that while the pirates were taking a Rosh Hashanah break from their usual
plundering and pillaging schedule, they were doing so only out of respect
for Jewish pirates and not because they are Jewish themselves. 'None of
us Somali pirates are Jewish,' he said. 'Except for Abe in accounting,
who's half.' "
And there are others who are getting into the spirit of things. The
Bangitout.com Jewish humor website listed a set of halachic challenges
for Jewish pirates, including the following:
If you have a hook instead of a hand, on which arm do you put tefillin?
Does your treasure map show how far the eruv extends?
How long do you wait, after capturing a plundered ship, to put up a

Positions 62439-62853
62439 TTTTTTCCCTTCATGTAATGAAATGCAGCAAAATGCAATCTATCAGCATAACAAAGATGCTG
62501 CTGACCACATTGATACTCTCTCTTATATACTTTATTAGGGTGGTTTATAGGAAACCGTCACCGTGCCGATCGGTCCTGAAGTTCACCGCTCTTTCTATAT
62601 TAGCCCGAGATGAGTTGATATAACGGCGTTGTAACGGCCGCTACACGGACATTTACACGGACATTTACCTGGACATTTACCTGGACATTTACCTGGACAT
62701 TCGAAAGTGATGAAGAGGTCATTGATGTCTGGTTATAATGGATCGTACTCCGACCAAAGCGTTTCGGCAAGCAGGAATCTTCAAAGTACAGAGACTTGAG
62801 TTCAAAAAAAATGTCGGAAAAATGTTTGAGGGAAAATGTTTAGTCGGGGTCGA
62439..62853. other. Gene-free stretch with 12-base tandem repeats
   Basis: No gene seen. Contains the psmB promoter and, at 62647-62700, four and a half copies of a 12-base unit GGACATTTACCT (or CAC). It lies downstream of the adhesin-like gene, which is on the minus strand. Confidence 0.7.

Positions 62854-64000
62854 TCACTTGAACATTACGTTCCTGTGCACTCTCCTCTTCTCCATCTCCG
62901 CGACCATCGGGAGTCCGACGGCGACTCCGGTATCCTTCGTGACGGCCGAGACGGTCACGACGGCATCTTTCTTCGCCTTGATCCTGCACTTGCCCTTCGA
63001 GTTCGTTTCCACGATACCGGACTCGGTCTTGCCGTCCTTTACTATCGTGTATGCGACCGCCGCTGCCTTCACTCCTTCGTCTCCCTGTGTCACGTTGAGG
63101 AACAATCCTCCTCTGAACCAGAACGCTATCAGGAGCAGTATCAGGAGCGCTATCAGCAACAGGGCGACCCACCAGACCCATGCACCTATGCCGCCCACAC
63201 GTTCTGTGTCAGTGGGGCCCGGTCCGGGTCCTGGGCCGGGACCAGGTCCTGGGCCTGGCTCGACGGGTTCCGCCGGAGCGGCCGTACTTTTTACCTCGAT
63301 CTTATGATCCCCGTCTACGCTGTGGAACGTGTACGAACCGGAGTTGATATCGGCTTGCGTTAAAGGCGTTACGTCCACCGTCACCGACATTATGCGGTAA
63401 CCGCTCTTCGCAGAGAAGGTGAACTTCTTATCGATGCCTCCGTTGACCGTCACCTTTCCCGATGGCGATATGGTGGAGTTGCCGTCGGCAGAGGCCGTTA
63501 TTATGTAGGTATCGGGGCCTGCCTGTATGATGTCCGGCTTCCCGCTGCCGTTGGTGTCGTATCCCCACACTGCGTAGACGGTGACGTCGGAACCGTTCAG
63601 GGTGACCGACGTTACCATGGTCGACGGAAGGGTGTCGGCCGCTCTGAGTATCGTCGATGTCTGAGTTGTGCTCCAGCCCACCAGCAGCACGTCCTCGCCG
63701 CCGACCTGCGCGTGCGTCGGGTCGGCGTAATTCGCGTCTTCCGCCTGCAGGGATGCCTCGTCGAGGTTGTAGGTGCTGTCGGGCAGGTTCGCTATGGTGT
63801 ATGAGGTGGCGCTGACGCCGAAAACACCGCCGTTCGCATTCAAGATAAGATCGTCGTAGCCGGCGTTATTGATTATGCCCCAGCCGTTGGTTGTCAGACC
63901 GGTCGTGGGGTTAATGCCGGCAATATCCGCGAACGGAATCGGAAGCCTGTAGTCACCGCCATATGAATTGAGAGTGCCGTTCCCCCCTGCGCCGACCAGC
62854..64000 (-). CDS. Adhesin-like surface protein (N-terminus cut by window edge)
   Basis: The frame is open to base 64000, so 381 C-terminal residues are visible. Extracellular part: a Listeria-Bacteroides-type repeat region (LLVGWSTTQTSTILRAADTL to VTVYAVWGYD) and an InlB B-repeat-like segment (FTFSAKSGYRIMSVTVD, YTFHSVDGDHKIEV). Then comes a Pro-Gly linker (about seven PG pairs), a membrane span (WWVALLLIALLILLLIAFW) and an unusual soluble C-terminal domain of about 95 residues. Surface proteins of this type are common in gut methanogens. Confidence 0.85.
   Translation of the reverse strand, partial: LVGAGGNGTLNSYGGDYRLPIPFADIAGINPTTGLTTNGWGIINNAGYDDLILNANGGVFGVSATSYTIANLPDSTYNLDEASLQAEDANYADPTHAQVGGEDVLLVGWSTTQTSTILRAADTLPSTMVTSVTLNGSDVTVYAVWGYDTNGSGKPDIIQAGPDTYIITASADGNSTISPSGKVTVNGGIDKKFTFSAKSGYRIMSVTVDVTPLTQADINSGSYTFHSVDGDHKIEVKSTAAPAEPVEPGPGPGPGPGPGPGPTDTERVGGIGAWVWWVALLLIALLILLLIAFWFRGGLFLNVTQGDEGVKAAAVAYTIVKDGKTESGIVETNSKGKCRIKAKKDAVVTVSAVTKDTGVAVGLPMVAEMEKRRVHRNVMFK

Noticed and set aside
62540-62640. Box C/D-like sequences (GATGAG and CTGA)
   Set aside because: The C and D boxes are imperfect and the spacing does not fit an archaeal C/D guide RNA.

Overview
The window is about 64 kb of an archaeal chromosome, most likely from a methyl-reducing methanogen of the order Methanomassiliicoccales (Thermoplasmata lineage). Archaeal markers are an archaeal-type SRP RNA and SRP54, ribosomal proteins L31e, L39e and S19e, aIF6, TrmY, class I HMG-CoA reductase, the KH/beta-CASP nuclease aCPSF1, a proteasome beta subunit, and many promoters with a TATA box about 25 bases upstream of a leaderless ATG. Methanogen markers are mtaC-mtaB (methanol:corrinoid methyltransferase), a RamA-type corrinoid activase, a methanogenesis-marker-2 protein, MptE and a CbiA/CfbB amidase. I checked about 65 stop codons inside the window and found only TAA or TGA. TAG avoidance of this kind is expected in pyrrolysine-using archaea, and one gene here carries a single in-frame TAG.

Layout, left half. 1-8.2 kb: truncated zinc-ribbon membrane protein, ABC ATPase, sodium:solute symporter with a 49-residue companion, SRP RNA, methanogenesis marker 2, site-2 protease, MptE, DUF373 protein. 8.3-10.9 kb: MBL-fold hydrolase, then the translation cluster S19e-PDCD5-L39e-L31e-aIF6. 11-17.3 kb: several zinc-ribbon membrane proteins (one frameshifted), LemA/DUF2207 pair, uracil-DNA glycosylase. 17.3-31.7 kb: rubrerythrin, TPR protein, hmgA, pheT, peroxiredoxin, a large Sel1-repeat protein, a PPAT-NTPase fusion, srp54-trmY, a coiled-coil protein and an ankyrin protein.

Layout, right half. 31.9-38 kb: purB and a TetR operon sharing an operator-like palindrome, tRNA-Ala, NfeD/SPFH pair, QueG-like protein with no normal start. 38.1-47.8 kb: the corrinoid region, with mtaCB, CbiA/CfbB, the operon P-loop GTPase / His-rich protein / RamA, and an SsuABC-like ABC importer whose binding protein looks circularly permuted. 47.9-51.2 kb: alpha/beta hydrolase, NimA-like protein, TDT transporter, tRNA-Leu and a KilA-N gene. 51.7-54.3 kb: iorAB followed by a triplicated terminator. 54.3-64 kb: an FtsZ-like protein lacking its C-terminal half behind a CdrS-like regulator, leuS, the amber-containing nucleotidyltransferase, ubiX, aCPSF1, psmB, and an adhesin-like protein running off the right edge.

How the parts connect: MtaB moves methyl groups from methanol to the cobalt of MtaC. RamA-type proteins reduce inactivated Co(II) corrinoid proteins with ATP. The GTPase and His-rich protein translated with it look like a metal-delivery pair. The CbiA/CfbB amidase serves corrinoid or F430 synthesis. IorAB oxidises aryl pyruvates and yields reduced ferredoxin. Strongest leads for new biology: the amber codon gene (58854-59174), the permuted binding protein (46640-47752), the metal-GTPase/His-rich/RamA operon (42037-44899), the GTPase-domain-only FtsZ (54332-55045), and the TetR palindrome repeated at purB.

mezuzah in the captain's cabin?
Should you cover your eye patch with your hand when you say the Shema?
Can you wear a leather boot over your peg leg on Yom Kippur?
Are you able to carry on the plank on Shabbos? If your parrot is on
your shoulder, is that carrying?
Personally, I think the biggest challenge to Jewish pirates occurs at
Purim. After walking around all year decked out like that, what could
they possibly dress up as? Accountants?
In a way, the legacy of Jewish pirates is alive and well in Israel
today. One of the most outstanding examples of the Jewish state's
derring-do was when it stole five gunboats out of the port of Cherbourg
in France - ships that had already been paid for by Israel but that
France, as punishment for Israel's Six-Day War victory, was refusing to
Israeli agents operating through a front corporation seized the ships on
December 25, 1969 and sailed them to Haifa. The details of that piracy
are engagingly told in The Boats of Cherbourg (1997) by Abraham
So let's swab the decks, count our doubloons and grant the Jewish
pirates their proper place in history. In other words, it's time to put
the oy back into "ahoy."